For some strange reason, I chose yesterday to be the day that I informed some of my close friends and family about my renewed interest in attending law school. I doubt anyone who knew me well was the least bit surprised about my announcement given my inclination toward career indecisiveness. The fact is that I had planned on applying to JD/PhD programs all along. In an effort to be efficient, I applied to PhD programs first. My next move was supposed to be to apply to the law school at the university where I chose to pursue my PhD. Unfortunately, that turned out to be Temple.
Although Temple’s law school seemed pretty open to the idea of having a JD/PhD student from the business school, my department was surprisingly resistant. I found out that they only admitted me based on pressure from the dean because they felt that my research interests were not a good fit for the department . They also doubted my desire (and ability) to be a successful academic. I figured that letting them know of my plan to pursue a JD/PhD dual degree would only make things worse.
When I finally left Temple, I had pretty much given up on law school. I just wanted to finish my PhD, graduate, and live a normal life as soon as possible (assuming that ministers actually are capable of living normal lives). I had already lost three years of my life pursuing a PhD in a place that had no real intention of helping me to succeed. There was no way I was ever going to add three more years of study. At least that’s what I thought at the time.
Then, my father’s illness took a turn for the worse. As my brother and I struggled to preserve everything that he had worked for, we realized that we did not know enough about the legal system. Our lack of knowledge proved costly as we inadvertently enabled the courts to take away our ability to decide what was best for our ailing father. In the aftermath, we both lamented about not having an honest lawyer that we could turn to in our family. Sure I have several relatives who are lawyers, but they are either morally bankrupt or working in specialties unrelated to estates or people who are disabled. Ironically, those areas would have been my specialty if I hadn’t abandoned my pursuit of law years earlier.
Growing up with an autistic cousin who is like a brother to me allowed me to have great insight into the issues that families of disabled adults face. His mother often expresses concern about what will happen to him when she is no longer around to take care of him. I did a bit of research and suggested that she place some assets for him in a special needs trust. That way, she could ensure that his accumulation of property would not render him ineligible for the social security benefits that he has come to rely on. We didn’t know of any lawyers who specialized in the creation of these sorts of documents so I decided that I would pursue it myself. Then my JD/PhD plans were sidetracked.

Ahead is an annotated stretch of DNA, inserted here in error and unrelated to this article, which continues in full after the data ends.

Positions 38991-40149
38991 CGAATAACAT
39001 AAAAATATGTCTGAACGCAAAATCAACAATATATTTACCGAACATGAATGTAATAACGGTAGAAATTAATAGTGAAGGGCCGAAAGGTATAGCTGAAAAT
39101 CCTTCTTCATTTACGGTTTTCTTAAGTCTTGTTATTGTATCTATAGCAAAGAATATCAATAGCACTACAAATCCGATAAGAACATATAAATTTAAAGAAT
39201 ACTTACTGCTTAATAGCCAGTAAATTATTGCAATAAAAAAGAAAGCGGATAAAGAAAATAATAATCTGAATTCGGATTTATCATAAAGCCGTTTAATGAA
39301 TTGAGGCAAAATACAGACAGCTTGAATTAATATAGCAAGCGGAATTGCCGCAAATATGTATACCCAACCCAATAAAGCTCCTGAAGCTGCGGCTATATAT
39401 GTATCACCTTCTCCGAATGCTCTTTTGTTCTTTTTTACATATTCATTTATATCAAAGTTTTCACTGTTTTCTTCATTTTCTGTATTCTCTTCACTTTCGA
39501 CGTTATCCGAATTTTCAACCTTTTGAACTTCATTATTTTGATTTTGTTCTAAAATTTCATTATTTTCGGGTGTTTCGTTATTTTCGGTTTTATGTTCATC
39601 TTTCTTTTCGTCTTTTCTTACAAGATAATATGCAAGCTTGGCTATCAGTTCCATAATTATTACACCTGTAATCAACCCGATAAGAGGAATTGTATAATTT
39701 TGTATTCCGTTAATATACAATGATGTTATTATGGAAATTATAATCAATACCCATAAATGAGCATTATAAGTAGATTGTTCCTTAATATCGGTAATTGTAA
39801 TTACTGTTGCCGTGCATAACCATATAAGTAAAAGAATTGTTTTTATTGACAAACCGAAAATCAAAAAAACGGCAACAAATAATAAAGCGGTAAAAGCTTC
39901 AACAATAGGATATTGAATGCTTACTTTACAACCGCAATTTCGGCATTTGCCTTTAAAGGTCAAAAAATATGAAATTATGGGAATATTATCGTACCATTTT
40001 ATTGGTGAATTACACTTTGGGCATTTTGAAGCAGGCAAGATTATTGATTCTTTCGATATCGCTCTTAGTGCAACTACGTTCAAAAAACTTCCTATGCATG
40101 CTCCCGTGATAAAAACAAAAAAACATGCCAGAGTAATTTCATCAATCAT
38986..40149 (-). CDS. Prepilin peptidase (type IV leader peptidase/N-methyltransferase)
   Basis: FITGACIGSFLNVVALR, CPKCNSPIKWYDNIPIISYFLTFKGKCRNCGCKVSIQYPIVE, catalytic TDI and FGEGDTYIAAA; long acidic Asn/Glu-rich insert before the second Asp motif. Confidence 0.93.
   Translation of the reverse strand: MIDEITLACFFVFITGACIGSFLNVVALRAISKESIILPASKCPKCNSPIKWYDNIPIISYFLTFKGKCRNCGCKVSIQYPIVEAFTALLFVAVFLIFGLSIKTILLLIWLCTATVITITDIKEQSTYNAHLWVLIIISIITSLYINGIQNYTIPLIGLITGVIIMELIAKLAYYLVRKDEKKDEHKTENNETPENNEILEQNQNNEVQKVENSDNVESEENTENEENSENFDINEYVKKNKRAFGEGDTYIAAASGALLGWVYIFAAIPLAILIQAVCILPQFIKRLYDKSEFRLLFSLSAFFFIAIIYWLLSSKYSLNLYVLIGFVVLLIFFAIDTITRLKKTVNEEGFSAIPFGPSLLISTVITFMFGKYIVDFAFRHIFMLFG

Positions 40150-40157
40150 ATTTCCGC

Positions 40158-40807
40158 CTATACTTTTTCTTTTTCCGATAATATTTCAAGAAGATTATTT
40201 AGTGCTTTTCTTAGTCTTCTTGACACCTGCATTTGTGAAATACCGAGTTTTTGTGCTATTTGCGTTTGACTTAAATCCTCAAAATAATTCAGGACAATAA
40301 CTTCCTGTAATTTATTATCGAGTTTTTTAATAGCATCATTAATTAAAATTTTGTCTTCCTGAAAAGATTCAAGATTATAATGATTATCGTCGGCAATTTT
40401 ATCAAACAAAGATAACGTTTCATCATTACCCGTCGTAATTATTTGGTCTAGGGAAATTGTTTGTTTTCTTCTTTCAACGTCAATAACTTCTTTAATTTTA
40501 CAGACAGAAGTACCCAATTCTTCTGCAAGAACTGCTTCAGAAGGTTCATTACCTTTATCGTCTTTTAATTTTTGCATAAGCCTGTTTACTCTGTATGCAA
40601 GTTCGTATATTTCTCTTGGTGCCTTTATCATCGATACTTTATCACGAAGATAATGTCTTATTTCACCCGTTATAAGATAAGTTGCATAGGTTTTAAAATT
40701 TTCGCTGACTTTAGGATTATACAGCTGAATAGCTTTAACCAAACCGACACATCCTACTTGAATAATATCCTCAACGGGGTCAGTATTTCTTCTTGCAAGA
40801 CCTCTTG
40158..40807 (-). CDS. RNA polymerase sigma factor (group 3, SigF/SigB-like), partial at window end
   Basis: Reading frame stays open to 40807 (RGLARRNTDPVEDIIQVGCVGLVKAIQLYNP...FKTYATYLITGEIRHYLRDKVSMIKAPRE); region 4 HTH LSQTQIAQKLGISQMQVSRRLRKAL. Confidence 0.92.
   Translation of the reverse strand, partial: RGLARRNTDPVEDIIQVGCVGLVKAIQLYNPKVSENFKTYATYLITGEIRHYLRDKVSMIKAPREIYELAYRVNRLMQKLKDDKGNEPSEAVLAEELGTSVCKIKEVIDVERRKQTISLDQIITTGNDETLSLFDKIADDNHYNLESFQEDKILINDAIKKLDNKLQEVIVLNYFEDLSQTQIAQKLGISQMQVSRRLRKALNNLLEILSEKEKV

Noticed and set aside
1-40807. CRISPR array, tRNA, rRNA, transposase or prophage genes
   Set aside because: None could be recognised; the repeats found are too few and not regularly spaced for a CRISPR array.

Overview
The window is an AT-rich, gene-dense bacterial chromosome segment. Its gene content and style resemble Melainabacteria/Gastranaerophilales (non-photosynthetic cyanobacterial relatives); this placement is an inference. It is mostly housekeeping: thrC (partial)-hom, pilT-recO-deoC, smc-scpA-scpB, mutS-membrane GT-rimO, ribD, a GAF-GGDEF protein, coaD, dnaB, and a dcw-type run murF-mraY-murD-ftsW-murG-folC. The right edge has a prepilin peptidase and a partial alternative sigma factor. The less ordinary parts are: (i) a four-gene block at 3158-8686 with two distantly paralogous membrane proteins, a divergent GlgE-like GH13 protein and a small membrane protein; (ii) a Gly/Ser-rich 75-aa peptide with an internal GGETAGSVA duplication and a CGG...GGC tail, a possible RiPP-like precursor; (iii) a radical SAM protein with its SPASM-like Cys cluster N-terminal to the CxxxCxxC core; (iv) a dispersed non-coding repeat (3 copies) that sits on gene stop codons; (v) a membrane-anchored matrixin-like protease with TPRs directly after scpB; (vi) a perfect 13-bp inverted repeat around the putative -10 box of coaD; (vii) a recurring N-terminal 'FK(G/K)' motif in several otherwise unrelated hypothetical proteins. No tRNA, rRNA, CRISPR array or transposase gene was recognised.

(For the record, I am still interested in capacity building for businesses and nonprofit organizations which means I will also focus on tax-related issues.)
So far, the reaction from much of my family and close friends has been favorable. They’re generally encouraging of my dreams even if they wonder when (or if) I will finally settle down and start a family. (Don’t worry Mom. Your grandchildren are still on the way. They’re just slightly delayed.) Still, there is always at least one naysayer. In this case, someone expressed their belief that I was using my education as a means of running from life. I didn’t agree. If anything, I am running toward my dreams by putting in the time in effort to make them happen.
There is no such thing as a successful life that does not require sacrifice. Nonetheless, there are plenty of people out there who want to reap the benefits of such a life without putting in the necessary work. That’s a part of why so many successful people are viewed with envy and/or suspicion. I am learning not to let it bother me though. I know that my educational pursuits have forced me to put a lot of my personal goals aside for a bit. (In addition to getting married and having children, I still dream of releasing at least one collection of original music someday. All of those things are on hold until my financial situation becomes more favorable.) Still, I am confident that I will view my sacrifices as worthwhile 10 years from now when I am a successful minister, attorney, lecturer, and family man who is finally able to enjoy the fruits of my labor.